Images and Words: An Online History of Photography

Introduction | Contents | Foreword | Testing

Focal PressRobert Hirsch Exploring Color Photography, Fifth edition (Focal Press, 2011)
Chapter: 2 Section: 24 Paragraph: 1498
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William Christenberry
Double Cola Sign, Memphis, Tennessee
1966
Chromogenic color print
11 x 14 ins
 
Provided by the artist - William Christenberry
William Christenberry grew up in Tuscaloosa, Alabama, and has referenced his home environment in his work since he began making color photographs in the 1960s. He states,
 
“This is and always will be where my heart is. It is what I care about. Everything that I want to say and try to say through my work comes out of that, the feelings about that place, its positive aspects and its negative aspects. For a long time it was the poorest [county in the state], but it is also a county with great lore and legend … One thing that is quite interesting is the response that people in Alabama have had to my work … They think that I am being critical of Alabama and the South. On the contrary it is a love affair with the place. I just happen to choose the passing of time and its effect on things for aesthetic interest.”
 
LL/41554
 
 

 
David Levinthal
Untitled
1994
Polaroid Polacolor print
24 x 20 ins
 
Stellan Holm Gallery
Courtesy of Stellan Holm Gallery, New York, NY.
 
In much of David Levinthal’s work, including the series Mein Kampf , the artist uses a large-format Polaroid camera with Polacolor ER Land Film, which allows him to alter the sense of scale in his images and make toy figures appear lifelike. He tells us,
 
“Working, as I have for over 30 years, with toy figures and models, you often will discover new ideas as the work progresses. The instant viewing that Polaroid provides is a critical part of this process … Being able to work so quickly also enhances the sense of discovery.”
 
LL/41555
 
 

 
William Eggleston
Untitled
1980
Dye-transfer print
20 x 16 ins
 
Cheim & Read Gallery
Courtesy of Cheim and Read, New York, NY.
 
The 1976 debut of William Eggleston’s Guide at the Museum of Modern Art marks the color photograph’s entrée into the world of fine art. Critics of Eggleston claim he is a slumming aristocrat whose photographs are not worthy of a frame of film. His admirers counter by saying he possesses the gift of being able to make photographs out of nothing. At his best, the seemingly casual and dispassionate manner of his images masks his adroitness as a caustic yet affectionate memoirist of the banality and strangeness of everyday America in which objects take on a personality and become portraits.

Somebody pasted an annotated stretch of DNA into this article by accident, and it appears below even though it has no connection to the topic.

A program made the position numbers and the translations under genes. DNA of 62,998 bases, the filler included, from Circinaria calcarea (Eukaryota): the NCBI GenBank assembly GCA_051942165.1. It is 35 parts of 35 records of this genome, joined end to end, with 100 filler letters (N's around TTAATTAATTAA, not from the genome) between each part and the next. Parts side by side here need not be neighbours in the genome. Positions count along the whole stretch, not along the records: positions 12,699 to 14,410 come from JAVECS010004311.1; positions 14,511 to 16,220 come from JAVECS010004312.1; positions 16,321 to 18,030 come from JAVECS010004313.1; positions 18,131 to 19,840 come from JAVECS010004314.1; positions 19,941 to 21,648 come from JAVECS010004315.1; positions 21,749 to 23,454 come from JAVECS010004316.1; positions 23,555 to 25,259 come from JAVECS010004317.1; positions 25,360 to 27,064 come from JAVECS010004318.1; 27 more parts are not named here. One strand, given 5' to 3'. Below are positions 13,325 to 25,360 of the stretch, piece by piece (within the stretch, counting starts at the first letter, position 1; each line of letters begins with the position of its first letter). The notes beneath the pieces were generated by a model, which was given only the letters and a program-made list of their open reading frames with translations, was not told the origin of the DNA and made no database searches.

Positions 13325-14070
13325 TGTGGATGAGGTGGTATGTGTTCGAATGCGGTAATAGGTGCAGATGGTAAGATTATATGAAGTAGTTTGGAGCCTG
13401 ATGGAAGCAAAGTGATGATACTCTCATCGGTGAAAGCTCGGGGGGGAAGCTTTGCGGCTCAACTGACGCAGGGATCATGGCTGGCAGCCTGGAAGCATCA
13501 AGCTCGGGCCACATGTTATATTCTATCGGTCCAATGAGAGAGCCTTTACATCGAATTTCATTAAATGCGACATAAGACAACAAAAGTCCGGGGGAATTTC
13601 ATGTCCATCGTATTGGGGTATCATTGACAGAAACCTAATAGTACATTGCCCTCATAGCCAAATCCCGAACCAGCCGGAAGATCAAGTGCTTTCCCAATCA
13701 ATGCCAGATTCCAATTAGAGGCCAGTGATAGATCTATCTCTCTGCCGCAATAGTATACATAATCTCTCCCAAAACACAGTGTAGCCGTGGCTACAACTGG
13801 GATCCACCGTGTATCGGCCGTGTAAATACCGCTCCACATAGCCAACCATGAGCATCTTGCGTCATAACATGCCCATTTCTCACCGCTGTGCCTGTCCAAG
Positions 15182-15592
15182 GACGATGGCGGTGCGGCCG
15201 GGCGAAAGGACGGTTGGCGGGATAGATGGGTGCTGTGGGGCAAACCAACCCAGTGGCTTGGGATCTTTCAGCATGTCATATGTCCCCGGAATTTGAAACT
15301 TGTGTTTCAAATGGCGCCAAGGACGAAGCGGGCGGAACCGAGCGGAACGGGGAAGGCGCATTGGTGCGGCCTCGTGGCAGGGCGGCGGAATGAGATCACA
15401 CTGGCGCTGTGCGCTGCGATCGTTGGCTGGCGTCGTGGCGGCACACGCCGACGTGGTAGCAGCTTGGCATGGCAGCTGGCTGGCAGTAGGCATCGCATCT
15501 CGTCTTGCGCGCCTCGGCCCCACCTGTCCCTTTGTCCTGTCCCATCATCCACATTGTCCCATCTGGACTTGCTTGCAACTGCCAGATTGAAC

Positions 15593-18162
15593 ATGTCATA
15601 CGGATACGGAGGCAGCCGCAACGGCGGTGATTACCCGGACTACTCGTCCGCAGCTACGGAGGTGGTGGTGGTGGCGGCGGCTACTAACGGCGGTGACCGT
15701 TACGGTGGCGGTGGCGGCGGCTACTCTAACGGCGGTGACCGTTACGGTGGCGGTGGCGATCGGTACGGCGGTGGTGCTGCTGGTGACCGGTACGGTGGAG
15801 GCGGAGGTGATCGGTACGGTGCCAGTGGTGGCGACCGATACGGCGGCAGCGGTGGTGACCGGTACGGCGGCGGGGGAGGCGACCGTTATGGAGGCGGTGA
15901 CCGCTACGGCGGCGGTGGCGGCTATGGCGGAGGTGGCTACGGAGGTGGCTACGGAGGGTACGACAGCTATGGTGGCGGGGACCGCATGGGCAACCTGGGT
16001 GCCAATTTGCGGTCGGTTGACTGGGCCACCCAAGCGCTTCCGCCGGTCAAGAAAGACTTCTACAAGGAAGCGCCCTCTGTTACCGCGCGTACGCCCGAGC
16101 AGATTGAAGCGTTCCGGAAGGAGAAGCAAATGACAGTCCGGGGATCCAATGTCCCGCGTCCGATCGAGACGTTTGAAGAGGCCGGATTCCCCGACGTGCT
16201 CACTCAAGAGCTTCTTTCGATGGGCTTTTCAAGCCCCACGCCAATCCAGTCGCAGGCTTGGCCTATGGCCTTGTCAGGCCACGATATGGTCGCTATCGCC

LL/41556
 
 

 
Joel Meyerowitz
Book cover for Joel Meyerowitz "Cape Light", expanded edition (Bulfinch, 2002)
2002
Book cover
Amazon - USA
LL/41515
 
 

 
Jeff Wall
Dead Troops Talk (a vision after an ambush of a Red Army patrol, near Moqor, Afghanistan, winter 1986)
1992
Transparency in lightbox
90 1/8 x 164 1/8 ins
 
Provided by the artist - Jeff Wall
Jeff Wall’s canvas-size fabricated photograph, situated on the divide between chemical and digital practice, meditates on war. Inspired by Goya, his giant lightbox tableau imagines 13 dead Russian soldiers who appear totally uninterested in the living. This approach is significant, for it acknowledges the role of the artist in representing physical and psychic pain. It dismantles the limited and lingering notion that a photograph is an objective mirror, instead of an expressive medium capable of portraying multiple realities. In her book Regarding the Pain of Others (2003), Susan Sontag used this image to conclude that we, who have not directly experienced “their” specific dread and terror, cannot understand or imagine their suffering.
 
LL/41558
 
 

 
Bill Jay
John Szarkowski
n.d.
Gelatin silver print
Provided by the artist - Bill Jay
Courtesy of Bill Jay, © Bill Jay
 
LL/10200
 
 

 
René De Carufel
Joel Meyerowitz
2005, May
Epson inkjet print (Hahnemuhle paper)
10 x 10 in
 
Provided by the artist - René de Carufel
Courtesy of René de Carufel
 
LL/8579
 
 
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